A novel mitochondrial protective compound, MTP-131 (Ocuvia, Stealth BioTherapeutics), is a topical ophthalmologic investigational drug under development to treat both common and rare eye disorders, including retinal diseases and inherited mitochondrial optic neuropathies. It works by targeting the IMM, electrostatically and transiently interacting with CL, including its various forms (eg, peroxidized CL), and restoring biophysical properties (healthy ATP and ROS levels) and function of the ETC,18 thereby modifying ophthalmologic disease progression.
DRY AMD AND CIGARETTE SMOKE–RELATED TOXICANTS
Cigarette smoking is the most important environmental risk factor for dry AMD onset and progression,19-23 although other factors associated with Western lifestyle also play a role. Our laboratory identified a major chemical toxicant in tobacco tar, hydroquinone (HQ), as a potential biochemical cause of RPE cellular injury inducing drusen and geographic atrophy.24 HQ is on the US Environmental Protection Agency’s list of dangerous environmental toxicants.25 In addition to cigarette tar, HQ is present in industrial pollution, engine exhaust, and food stored in plastic containers (due to HQ used in plastics).21,26 Acute exposure to high doses of HQ causes seizures and death; however, less well-known are the health effects of chronic exposure to low levels of HQ.
Preclinical and Animal Models of Dry AMD and HQ-Induced Mitochondrial Dysfunction
Our research has shown that RPE mitochondria are a major target of HQ in the eye, and that HQ exposure induces acute and chronic mitochondrial dysfunction resulting in biochemical and cellular changes consistent with dry AMD. In vitro exposure of cultured RPE to HQ induces mitochondrial dysfunction, which in turn triggers cellular injury pathways consistent with AMD biochemistry. Further, aged mice fed HQ develop AMD-like sub-RPE deposits.24,27 Finally, repeated subconjunctival injection of HQ in young mice over a 2-week period produces sub-RPE deposit formation and mitochondrial dysfunction with biochemical changes similar to those observed in cell culture.
MTP-131 Prevents Dry AMD Phenotype Associated with HQ-Induced Mitochondrial Dysfunction
Our laboratory has performed preliminary testing of MTP-131 in cell culture and in a mouse model, and we have found that the investigational drug was highly effective in several experimental models. In cell culture, MTP-131 prevented HQ-induced mitochondrial dysfunction, activation of biochemical injury pathways, and cellular functions associated with deposits. Even more impressive, MTP-131 prevented HQ-induced mitochondrial dysfunction, biochemical injury pathways, and deposit formation in a mouse model.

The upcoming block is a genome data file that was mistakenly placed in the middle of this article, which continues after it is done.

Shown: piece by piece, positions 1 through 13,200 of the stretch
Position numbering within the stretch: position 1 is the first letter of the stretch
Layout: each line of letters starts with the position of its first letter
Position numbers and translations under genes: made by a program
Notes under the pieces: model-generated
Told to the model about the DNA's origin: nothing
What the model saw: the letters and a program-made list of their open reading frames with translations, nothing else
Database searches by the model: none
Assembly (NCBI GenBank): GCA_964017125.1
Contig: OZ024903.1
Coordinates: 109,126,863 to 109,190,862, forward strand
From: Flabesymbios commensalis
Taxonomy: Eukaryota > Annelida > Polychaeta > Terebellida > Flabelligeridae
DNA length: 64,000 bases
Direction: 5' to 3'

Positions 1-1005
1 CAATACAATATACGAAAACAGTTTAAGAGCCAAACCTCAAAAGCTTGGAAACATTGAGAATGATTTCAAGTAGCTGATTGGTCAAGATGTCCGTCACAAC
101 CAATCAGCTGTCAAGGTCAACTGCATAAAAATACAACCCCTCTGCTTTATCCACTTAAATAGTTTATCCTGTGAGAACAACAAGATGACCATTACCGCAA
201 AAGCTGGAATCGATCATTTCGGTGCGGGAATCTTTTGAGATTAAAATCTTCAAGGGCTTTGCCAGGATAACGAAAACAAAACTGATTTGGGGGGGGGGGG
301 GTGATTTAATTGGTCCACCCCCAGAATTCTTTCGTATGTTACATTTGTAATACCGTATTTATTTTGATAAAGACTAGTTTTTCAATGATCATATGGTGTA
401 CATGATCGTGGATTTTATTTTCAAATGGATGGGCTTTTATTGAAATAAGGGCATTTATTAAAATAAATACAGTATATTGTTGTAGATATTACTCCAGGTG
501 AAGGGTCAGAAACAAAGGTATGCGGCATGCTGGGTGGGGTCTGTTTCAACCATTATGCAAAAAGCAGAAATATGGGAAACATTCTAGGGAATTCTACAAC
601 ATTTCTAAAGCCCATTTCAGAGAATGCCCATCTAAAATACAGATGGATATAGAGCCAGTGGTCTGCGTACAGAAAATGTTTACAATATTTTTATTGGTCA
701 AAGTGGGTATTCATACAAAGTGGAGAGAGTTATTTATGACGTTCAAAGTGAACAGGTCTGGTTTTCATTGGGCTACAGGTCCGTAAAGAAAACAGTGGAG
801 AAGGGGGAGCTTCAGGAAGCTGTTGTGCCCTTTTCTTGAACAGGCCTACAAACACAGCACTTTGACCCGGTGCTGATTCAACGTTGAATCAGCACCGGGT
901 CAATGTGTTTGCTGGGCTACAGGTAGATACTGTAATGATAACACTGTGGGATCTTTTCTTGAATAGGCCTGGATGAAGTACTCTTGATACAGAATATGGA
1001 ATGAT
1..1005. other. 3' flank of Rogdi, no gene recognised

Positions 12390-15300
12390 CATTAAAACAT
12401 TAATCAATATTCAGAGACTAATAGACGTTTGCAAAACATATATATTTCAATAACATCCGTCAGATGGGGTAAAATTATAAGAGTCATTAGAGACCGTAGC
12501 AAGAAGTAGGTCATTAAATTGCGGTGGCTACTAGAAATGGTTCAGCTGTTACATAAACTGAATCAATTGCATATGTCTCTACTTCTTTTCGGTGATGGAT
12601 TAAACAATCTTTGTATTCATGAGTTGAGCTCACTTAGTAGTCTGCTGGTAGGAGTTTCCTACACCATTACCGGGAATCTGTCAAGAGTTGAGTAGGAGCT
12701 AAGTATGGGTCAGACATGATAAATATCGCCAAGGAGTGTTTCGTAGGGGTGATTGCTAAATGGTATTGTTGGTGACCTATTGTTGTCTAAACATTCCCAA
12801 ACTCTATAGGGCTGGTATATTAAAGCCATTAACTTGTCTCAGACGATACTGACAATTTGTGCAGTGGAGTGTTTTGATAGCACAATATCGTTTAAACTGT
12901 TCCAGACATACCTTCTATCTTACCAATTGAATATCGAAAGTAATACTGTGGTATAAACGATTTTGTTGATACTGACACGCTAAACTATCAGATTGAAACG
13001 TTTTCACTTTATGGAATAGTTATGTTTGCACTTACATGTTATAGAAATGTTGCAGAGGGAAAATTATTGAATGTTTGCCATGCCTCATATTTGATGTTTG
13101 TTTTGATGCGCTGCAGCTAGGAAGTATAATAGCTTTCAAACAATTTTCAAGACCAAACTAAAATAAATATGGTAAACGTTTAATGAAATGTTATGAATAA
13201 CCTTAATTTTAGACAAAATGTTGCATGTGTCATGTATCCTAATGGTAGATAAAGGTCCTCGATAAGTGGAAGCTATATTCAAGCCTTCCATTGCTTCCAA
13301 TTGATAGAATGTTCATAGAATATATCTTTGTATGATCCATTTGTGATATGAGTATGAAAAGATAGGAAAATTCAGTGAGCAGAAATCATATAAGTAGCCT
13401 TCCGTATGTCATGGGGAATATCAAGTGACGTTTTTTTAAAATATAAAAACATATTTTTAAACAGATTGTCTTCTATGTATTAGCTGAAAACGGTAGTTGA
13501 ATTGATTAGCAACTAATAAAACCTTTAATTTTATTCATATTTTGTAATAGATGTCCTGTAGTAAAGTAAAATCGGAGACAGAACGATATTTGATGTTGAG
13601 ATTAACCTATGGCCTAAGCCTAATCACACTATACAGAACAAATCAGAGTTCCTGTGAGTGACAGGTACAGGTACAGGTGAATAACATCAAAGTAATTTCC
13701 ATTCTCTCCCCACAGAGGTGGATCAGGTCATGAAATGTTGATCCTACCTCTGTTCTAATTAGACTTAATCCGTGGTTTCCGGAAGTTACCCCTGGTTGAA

As compared with HQ-exposed, vehicle-treated eyes (Figure 1A), the outer retinas of mice treated with daily MTP-131 (3 mg/kg subcutaneous, Figure 1B) before and during 2 weeks of HQ exposure had normal basal infoldings (yellow asterisk), minimal deposit formation, normal Bruch membrane thickness (red line), and endothelium with fenestrations (black arrowhead). Moreover, RPE mitochondrial morphology and ultrastructure, which shows irregular shape and typical vacuolization following repetitive subconjunctival HQ exposure, was normalized by treatment with MTP-131 (Figure 2). These mitochondrial ultrastructural differences between groups treated with vehicle and with MTP-131 are known to closely correlate with ATP and oxidative stress levels, mitochondrial respiration, and overall ETC function.28
HUMAN STUDY Ongoing
Jeffery Heier, MD, is leading a phase 1/2 open-label, dose-escalation clinical study of topical MTP-131 to better understand its safety and tolerability in patients with diabetic macular edema and dry AMD.29 Our preliminary preclinical studies provide a rationale for advancing this therapy into later-stage clinical trials for early- or late-stage dry AMD. n
Scott W. Cousins, MD, is the Robert Machemer Professor of Ophthalmology and a professor in immunology at Duke University Medical Center, Durham, North Carolina. Over the past 12 months, Dr. Cousins has been compensated as a consultant, investigator, and/or member of a Data Safety Monitoring Committee by Stealth BioTherapeutics Inc., Ophthotech, Heidelberg, SalutarisMD, Kala, Narrow River, Bausch + Lomb, Valeant, Pfizer, and PanOptica. Dr. Cousins may be reached at firstname.lastname@example.org.
Editorial assistance for this article was provided by Robert Lamb, PharmD, principal of REL & Associates, LLC. He helped to revise the original text. Over the past 12 months, Dr. Lamb has been compensated for medical writing by Relypsa Inc. and Stealth BioTherapeutics Inc.